Smith discusses some similarities between the anti-political abolitionists and contemporary voluntaryists.
“Taxation is theft” is a popular slogan among libertarians. It captures the sentiment that we should hold the state to the same moral standards as non-state actors.
Frances E. W. Harper was an author, poet, and abolitionist.
The link between American gun culture and white supremacy undermines conservative arguments for gun rights—but not classical liberal arguments.
Tarko’s book is “the best available introduction to the unique and remarkable thought of Elinor Ostrom.”
Smith continues his discussion of the arguments in Can Abolitionists Vote or Take Office Under the United States Constitution?
Modern authoritarian states excel at keeping up democratic appearances, while keeping the real sources of their power inscrutable and so safe from public scrutiny.
To neutralize political opposition to libertarian policies, it is necessary to address the concerns driving that opposition.
Smith discusses the arguments of Wendell Phillips that abolitionists should not vote or hold political office.
Smith discusses the prevalence of violence against abolitionists during the 1830s, and how Wendell Phillips became an abolitionist.
A libertarian commitment to individualism means taking sexism in language seriously.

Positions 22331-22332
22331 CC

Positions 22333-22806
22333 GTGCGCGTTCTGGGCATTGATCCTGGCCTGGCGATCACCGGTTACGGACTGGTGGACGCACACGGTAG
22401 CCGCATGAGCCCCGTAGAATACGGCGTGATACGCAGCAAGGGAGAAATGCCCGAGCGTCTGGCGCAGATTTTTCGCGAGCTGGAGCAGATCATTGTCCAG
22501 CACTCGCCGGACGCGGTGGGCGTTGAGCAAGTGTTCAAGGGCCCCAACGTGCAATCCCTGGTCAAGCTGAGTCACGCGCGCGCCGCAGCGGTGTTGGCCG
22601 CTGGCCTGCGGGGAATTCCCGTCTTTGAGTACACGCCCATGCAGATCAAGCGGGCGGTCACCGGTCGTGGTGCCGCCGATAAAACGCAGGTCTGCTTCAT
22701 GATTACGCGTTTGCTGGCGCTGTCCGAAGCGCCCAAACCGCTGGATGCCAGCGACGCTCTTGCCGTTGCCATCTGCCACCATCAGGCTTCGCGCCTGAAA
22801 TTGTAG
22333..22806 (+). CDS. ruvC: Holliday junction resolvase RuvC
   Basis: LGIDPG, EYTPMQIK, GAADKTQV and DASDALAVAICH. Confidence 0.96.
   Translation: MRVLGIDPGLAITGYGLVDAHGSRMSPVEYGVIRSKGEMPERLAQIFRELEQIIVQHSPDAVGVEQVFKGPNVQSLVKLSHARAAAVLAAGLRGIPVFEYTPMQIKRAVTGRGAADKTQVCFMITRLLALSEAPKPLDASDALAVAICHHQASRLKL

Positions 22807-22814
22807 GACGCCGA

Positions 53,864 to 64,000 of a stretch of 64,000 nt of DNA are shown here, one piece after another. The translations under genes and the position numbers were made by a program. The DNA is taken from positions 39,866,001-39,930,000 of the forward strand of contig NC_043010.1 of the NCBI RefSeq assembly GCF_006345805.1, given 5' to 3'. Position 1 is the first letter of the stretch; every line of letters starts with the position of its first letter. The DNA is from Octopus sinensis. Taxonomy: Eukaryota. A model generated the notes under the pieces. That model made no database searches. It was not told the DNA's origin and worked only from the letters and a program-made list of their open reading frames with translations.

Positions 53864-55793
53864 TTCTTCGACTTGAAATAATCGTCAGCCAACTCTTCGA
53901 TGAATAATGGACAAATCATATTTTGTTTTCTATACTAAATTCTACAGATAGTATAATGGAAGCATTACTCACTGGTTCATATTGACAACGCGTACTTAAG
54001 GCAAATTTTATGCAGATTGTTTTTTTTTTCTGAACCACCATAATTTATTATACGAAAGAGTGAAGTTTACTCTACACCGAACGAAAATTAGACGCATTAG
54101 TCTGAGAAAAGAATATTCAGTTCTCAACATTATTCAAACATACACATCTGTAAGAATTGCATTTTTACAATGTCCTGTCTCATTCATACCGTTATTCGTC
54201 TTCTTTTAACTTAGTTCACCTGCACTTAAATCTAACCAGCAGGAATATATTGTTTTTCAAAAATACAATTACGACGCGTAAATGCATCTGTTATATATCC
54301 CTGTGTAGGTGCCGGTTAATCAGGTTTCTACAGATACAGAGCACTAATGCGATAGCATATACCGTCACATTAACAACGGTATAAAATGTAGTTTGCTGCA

Smith discusses the split in the American Anti-Slavery Society over voting, equal rights for women, and other causes.
When it comes to creating innovative new products and allocating resources for maintainence, there’s no reason to think central planners will outperform markets.
Laurance Labadie was the last true exponent of ninteenth-century Tuckerite anarchism.
Smith discusses the controversy over whether the U.S. Constitution is pro-slavery, as illustrated in the opposing views of two leading abolitionists: Wendell Phillips and Lysander Spooner.
Malthus was wrong.
Smith discusses the crucial role played by the inalienable right of self-ownership in the abolitionist crusade to abolish slavery.
“Where Japanese liberals failed to gain political power, they gained popular influence,” popularizing previously unknown ideas to the Japanese public.